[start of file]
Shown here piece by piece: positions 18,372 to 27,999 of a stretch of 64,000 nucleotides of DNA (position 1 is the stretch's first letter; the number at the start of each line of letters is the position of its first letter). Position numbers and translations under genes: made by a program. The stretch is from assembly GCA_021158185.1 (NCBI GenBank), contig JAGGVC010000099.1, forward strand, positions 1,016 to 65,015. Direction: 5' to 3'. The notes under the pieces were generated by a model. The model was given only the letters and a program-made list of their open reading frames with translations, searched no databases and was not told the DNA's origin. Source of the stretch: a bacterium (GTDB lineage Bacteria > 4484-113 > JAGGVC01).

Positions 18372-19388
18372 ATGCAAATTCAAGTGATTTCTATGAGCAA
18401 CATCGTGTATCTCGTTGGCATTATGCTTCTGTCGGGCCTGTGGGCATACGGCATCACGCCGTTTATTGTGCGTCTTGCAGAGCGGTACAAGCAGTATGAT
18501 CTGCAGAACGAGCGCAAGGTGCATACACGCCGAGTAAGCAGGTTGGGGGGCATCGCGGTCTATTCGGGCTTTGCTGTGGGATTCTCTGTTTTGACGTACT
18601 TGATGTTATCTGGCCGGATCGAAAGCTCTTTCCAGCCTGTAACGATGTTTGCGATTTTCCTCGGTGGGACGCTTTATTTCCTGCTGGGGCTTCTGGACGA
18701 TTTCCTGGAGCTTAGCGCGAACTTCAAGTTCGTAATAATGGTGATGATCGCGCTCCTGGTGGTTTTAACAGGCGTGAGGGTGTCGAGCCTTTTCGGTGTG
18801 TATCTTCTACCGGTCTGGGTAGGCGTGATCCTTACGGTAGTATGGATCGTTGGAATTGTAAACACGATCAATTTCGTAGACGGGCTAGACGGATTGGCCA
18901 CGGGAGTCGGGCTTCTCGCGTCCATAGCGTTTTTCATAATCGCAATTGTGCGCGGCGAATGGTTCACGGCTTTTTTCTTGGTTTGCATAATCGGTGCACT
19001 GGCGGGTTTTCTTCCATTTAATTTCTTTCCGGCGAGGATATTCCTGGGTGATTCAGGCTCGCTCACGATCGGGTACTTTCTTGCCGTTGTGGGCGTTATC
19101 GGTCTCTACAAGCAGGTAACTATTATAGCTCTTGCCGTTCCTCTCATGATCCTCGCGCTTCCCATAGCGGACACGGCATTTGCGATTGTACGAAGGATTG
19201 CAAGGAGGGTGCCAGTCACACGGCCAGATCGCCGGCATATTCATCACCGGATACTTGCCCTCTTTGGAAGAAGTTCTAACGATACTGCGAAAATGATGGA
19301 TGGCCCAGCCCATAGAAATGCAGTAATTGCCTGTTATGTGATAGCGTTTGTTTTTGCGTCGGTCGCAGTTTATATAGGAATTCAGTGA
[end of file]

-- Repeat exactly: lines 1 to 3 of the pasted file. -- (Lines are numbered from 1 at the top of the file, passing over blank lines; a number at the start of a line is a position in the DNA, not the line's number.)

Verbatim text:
Shown here piece by piece: positions 18,372 to 27,999 of a stretch of 64,000 nucleotides of DNA (position 1 is the stretch's first letter; the number at the start of each line of letters is the position of its first letter). Position numbers and translations under genes: made by a program. The stretch is from assembly GCA_021158185.1 (NCBI GenBank), contig JAGGVC010000099.1, forward strand, positions 1,016 to 65,015. Direction: 5' to 3'. The notes under the pieces were generated by a model. The model was given only the letters and a program-made list of their open reading frames with translations, searched no databases and was not told the DNA's origin. Source of the stretch: a bacterium (GTDB lineage Bacteria > 4484-113 > JAGGVC01).

Positions 18372-19388
18372 ATGCAAATTCAAGTGATTTCTATGAGCAA